Terror and Impunity in Kashmir

Terror and Impunity in Kashmir

Violence against civilians is endemic in Indian Kashmir, where activists are fighting back against a culture of official impunity.


This article is a joint publication of TheNation.com and Foreign Policy In Focus.

In 1991, the historian Alastair Lamb wrote that “it has become apparent that the Indian Republic is faced with, at least in that part of the Vale of Kashmir which it occupies, what can only be described as a terminal colonial situation.”

This terminal colonial situation has lasted for twenty-five years and has brought suffering and violence on an unimaginable scale to the civilian population. Although the violence has been seared into Kashmiri memory, it is forgotten or deliberately obscured in India and the rest of the world. Now, finally, these stories are being told and shared with new audiences, in large part due to new social media. Evidence of massive human rights abuses by Indian forces is being documented in credible and compelling detail. In their scope and nature, these abuses meet the legal definition of crimes against humanity.

Indian-administered Kashmir remains one of the most highly militarized regions in the world. The history of military violence—disappearances, shootings, extrajudicial killings, torture, arson and rape—has touched virtually every home and family in the valley. The total number of those killed, maimed and otherwise harmed will probably never be known. To date, no one has been held accountable for these atrocities.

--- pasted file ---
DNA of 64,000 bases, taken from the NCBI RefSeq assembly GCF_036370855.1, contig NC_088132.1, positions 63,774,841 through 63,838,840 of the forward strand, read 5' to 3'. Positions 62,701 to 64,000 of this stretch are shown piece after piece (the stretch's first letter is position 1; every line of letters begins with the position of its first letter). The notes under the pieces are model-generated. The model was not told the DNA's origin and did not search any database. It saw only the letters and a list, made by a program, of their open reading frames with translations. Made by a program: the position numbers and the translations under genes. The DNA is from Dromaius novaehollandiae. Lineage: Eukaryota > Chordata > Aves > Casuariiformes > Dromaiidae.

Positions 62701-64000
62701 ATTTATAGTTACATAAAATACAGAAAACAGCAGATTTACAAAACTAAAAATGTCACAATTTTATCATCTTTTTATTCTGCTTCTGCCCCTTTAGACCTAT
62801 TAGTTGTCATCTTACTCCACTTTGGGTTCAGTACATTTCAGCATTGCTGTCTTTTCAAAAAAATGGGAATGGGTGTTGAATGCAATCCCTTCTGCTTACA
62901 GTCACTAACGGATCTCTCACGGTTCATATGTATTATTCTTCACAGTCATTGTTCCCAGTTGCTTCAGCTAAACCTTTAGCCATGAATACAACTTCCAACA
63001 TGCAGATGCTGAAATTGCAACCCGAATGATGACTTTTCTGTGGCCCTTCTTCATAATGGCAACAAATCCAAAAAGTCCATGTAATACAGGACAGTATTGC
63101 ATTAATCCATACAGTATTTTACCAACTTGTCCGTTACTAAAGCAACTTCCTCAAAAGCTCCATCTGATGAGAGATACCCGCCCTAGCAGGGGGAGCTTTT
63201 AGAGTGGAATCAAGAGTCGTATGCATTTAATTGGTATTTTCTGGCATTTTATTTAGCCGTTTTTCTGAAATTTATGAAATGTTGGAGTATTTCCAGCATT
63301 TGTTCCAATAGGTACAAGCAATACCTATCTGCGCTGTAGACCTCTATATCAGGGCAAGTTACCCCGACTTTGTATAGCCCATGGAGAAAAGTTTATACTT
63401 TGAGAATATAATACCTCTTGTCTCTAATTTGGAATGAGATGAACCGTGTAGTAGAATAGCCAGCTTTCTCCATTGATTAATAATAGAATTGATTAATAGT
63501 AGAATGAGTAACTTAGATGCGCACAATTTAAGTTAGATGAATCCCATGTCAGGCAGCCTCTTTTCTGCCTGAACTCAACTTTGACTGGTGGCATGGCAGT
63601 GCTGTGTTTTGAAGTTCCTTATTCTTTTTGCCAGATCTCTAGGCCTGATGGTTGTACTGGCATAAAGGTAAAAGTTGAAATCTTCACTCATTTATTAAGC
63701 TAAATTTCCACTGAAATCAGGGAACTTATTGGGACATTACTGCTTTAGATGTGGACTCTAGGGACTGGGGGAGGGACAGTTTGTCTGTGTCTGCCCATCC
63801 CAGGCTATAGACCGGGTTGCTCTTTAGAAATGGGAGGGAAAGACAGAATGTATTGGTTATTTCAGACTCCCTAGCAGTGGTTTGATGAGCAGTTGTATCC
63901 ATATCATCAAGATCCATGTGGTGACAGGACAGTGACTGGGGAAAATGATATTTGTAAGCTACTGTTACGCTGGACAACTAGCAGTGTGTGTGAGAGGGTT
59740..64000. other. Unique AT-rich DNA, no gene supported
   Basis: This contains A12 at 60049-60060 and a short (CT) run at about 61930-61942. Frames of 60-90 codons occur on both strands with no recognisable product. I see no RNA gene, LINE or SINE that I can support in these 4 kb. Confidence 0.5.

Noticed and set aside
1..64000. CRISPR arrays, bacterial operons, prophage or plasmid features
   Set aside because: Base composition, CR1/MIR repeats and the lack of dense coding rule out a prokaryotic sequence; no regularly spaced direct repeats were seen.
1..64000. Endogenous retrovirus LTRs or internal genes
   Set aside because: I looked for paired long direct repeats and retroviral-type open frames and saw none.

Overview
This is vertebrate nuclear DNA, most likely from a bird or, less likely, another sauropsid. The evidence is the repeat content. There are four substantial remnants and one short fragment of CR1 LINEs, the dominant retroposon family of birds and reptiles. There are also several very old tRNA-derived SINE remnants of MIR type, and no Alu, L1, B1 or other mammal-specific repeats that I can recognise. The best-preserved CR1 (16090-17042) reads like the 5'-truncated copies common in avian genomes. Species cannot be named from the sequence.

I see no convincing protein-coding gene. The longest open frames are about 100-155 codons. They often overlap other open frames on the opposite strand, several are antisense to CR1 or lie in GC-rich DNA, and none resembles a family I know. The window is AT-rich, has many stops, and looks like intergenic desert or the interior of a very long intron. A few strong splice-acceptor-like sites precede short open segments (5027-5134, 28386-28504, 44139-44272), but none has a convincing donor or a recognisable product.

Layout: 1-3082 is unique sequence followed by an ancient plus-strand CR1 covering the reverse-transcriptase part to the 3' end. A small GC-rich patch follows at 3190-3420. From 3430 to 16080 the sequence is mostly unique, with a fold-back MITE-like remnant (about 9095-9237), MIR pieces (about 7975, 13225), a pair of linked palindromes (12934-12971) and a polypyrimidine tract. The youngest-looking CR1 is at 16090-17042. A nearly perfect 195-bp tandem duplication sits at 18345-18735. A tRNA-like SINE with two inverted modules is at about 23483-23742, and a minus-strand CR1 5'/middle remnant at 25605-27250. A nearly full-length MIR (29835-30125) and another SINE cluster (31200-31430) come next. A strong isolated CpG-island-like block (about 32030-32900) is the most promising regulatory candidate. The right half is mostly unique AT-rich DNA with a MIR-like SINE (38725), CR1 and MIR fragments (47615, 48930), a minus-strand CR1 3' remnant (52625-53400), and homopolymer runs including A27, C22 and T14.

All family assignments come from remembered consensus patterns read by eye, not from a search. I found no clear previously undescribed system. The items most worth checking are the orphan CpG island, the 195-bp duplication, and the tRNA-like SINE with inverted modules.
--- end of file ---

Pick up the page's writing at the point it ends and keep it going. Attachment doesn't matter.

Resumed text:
National security laws like the Armed Forces Special Powers Act (AFSPA), in effect in Kashmir since 1990, guarantee impunity to military personnel accused of these crimes. Against this continuing chronicle of military terror, the Kashmiri movement for justice and rights offers a profoundly moral voice. Grief and love give the families the courage to confront and challenge this most paradoxical of all systems of terror—a military regime in service of a country that bills itself as the “world’s largest democracy.”

The Association of Parents of Disappeared Persons (APDP) has brought together hundreds of victims’ families united by a quest for truth and justice. Founded in 1994 by Parveena Ahangar, one of the mothers of the disappeared, it has become a rallying point for victims and survivors. Guided by the concerns of the families, APDP’s mandate has expanded to cover crimes like extrajudicial killings, torture and rape. It has also pioneered the legal strategy that offers the best chance of ending these abuses and of bringing the abusers to justice. Meticulous documentation of the disappearances and other abuses in collaboration with the UN High Commission on Human Rights has produced a detailed record. It provides documentary evidence that may serve in any future tribunals on crimes against humanity in Kashmir. Such accountability is essential to any kind of peace settlement.

The Right to Kill